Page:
Samaria Gorge in Crete

During our three-year tour in Budapest we visited Greece three times, our last trip was in Crete, its biggest island. The major natural beauty of Crete is the Samaria gorge, one of the longest gorges of Europe (the longest is the gorge du Verdon in France). It is a mostly easy hike, especially going down, and can be achieved by anyone who can walk from 5 to 95 years old! Let me walk you through it.

On a week day early in June we enjoyed Samaria almost alone. It was definitely not one of these days of the summer which will see up to 2,000 visitors trampling through. We arrived just after 8 a.m. in a bus of about 20 passengers from Paleochora.

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Taking her goat to be milked, on the road to Xyloskalo

There were four options. Rush to the entrance of the park and get started immediately or before that take a photo on the rim, have a coffee or even breakfast, and/or go to the bathroom. The Swiss group rushed. We took our time. Officially it takes less than five hours to walk the gorge going down and we could not leave before 5:30 p.m., the departure time of the ferry back to Paleochora from the village at the end of the gorge, Agia Roumeli. We didn’t want to be stranded on the beach for four hours with 32-36 degrees Celsius (90F+).

The beginning of the hike features stairs of stone and wood for about five minutes, then it descends sharply with switchbacks among pine trees. We passed a few slow people and were alone on the trail. Then, an hour later, we rejoined the Swiss group and had to be careful avoiding their ski poles when passing them.

Ski poles, in my books, are meant for skiing or any winter sport involving snow. They have been designed to be planted in the snow. They cannot be planted in stones or hard rocks. Somebody must have missed playing the game stone-scissor-paper when they were young! Ski poles really don’t help when they slip on the hard surface of the rock. Quite the contrary, especially when suddenly they slip over a foot or two from the person they are supposed to help and are becoming a dangerous obstacle for other walkers. Some clever folks have equipped the end of their metallic ski poles with rubber. Some. Not the majority.

After a crowded 20 minutes of descent, as by enchantment, there was again not a soul in sight. The enchantment being partly explained by the fact that this park is very well maintained with many rest areas proposing natural fountains.

The entrance at Xyloskalo is marked number one and the exit is marked number 10. In between, the rest areas are almost every kilometer (900 to 1200 meters to be exact) except from one to two (1700m), eight to nine (3100m) and nine to 10 (1800m). This means that you may take two bottles of 500ml to start and refill every half hour or so. No need to load your backpack too much. Rest area number four is Agios Nikolai’s, Saint Nicolas, and this tiny church is actually open and not completely empty. It possesses a few religious images.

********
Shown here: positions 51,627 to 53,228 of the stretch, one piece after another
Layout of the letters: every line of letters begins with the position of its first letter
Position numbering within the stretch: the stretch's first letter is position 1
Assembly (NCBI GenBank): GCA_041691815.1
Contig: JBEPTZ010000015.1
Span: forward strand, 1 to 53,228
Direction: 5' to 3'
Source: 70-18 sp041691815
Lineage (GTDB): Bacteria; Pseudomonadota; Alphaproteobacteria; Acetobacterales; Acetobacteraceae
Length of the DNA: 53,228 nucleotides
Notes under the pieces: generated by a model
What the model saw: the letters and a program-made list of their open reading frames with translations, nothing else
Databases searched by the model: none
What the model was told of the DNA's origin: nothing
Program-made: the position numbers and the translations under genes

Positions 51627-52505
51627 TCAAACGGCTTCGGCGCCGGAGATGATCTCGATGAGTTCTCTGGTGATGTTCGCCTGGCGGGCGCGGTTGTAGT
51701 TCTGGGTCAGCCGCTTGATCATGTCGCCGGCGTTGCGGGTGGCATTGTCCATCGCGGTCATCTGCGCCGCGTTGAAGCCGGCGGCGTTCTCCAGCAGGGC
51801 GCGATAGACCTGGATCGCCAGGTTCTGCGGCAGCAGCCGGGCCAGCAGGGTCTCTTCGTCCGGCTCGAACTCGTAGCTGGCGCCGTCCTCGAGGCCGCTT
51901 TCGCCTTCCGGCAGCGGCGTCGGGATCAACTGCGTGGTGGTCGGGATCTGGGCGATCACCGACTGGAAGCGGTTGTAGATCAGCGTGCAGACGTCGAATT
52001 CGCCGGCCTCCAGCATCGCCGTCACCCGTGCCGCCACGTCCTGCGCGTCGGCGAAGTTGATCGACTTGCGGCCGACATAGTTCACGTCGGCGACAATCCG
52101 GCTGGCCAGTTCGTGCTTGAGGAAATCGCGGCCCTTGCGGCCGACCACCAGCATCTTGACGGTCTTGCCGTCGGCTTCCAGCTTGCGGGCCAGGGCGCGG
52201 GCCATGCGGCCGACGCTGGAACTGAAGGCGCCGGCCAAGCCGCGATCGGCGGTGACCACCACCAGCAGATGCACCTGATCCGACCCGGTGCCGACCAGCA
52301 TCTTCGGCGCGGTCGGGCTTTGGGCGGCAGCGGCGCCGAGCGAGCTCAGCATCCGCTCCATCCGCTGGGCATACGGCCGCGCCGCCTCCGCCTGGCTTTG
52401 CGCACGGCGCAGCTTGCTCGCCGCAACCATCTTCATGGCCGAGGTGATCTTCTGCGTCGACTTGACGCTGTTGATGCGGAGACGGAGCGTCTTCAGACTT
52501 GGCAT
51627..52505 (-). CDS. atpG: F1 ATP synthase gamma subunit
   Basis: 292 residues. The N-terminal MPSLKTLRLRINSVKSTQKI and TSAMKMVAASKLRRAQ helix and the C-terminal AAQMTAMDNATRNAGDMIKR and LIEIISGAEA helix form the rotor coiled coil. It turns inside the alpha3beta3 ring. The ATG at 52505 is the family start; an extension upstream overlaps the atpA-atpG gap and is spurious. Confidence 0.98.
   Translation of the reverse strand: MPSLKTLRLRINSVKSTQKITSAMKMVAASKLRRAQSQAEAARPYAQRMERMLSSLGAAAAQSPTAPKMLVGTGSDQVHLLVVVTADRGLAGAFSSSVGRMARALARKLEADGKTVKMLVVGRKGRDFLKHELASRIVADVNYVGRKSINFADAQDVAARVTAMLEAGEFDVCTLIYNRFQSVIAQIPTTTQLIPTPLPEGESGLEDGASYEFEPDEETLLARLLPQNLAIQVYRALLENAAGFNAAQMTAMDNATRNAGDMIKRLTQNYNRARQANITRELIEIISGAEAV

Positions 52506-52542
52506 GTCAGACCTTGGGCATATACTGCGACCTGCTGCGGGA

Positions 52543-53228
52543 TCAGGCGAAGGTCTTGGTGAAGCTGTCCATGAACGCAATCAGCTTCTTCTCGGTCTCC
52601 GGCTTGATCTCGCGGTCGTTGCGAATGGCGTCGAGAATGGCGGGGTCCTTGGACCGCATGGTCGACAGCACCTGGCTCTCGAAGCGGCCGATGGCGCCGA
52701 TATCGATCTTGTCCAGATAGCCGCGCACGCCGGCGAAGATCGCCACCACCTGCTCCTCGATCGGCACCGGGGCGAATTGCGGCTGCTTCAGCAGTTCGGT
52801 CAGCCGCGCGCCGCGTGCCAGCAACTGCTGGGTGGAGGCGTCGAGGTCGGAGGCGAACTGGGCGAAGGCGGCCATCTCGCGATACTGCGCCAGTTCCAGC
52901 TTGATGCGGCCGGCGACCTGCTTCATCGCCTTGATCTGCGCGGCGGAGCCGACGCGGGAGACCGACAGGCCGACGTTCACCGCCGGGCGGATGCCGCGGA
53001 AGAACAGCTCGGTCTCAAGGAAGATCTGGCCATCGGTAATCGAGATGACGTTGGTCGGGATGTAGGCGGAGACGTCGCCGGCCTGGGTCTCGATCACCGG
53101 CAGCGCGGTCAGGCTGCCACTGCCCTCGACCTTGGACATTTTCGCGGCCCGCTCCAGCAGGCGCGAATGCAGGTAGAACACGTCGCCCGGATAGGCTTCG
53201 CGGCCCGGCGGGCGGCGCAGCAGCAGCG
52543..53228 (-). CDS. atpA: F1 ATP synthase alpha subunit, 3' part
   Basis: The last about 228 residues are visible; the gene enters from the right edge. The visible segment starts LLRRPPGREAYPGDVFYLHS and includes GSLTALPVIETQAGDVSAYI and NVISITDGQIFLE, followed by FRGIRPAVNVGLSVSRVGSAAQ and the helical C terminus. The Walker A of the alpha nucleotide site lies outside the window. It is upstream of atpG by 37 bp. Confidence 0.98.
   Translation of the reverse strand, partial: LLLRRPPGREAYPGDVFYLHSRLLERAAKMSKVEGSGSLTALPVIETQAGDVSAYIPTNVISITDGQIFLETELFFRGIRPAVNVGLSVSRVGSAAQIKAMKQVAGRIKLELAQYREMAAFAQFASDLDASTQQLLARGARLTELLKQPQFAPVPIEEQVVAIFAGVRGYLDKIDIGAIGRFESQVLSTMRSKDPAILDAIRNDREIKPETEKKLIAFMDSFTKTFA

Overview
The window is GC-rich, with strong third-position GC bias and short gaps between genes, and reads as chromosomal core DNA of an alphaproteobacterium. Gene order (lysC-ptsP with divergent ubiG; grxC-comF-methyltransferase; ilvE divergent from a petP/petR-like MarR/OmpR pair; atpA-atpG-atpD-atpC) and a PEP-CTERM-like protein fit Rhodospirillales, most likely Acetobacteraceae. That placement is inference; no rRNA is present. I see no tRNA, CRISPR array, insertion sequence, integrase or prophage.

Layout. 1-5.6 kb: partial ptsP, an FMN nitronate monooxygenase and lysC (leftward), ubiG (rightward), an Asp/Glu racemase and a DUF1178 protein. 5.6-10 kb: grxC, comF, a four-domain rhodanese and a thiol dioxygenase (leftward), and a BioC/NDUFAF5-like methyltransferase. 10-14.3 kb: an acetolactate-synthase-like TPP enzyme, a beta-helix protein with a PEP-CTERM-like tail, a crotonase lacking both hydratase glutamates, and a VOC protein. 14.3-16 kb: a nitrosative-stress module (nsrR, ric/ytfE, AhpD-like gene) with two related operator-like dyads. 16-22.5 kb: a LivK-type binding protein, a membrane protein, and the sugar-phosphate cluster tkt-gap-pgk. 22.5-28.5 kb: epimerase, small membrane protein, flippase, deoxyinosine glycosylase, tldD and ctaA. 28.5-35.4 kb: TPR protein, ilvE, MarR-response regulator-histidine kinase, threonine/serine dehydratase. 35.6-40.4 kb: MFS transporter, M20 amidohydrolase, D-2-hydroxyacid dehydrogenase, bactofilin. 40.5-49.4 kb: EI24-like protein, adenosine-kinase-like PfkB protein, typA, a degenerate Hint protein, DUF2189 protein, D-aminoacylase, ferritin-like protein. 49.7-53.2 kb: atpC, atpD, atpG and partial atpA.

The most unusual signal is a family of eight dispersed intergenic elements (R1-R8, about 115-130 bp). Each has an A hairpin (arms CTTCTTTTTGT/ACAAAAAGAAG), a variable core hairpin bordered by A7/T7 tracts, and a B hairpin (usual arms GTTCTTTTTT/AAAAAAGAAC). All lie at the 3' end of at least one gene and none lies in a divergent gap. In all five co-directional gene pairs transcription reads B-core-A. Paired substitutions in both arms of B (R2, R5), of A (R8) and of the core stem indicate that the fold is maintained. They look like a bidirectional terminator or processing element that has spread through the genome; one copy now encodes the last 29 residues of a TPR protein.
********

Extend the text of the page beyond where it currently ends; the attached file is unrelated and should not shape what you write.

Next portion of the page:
Rest area number seven is the most interesting since it is the old village of Samaria. The stone fountain has two spouts and there are many picnic tables in the shade of large trees. It is also slightly over the halfway point of the gorge, 7km out of 13. Most rest areas have toilets or WC. I don’t know if it is the same in summertime but they all had plenty of quality toilet paper inside. They are “Turk” toilets so be prepared to squat. In areas of intense passage I find this kind much more hygienic – the only problem here is that you need to throw your soiled paper in a bin (there is no flushing mechanism) and the rim of this bin is just about at nose level when you squat! Men will never realize this.

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Stone bridge leading to Samaria

Rest area number eight, Perdika, was soon passed and then started my favorite part. The 3,100 meters between Perdika and Christos are magical. You start walking in the gorge, there is water finally in the river bed, dirt changes to sand, high cliffs are getting narrower, and pink oleanders, already ubiquitous during this hike, become even more numerous. Feet never get wet thanks to many cleverly arranged flat rocks, a few rickety wooden planks and real wooden bridges at the end. 500 meters past Christos you reach the “iron gates” which is where the cliffs are only three meters apart.

After exiting from the national park there are three more kilometers to reach the village on the beach and the ferry. There are many restaurants in the village serving real food like rabbit stew, as opposed to “non-real” food like nuggets – they are also on the menu. On the beach between Gigilos, Kyma, and the Agia Roumeli restaurant, there are plenty of long chairs to help wait for the ferry.

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Choose it, weight it, eat it.

Back in Paleochora there are three good restaurants: Caravella, all about fish – you get to visit the kitchen to choose your own, Cape Crocodile, next to Caravella, looks fancier but not more expensive and very good, and finally for vegetarians, a restaurant which does not feel vegetarian, The Third Eye. It serves Greek, Indian, Asian, Mexican, and Arabic cuisine.

Enjoy!

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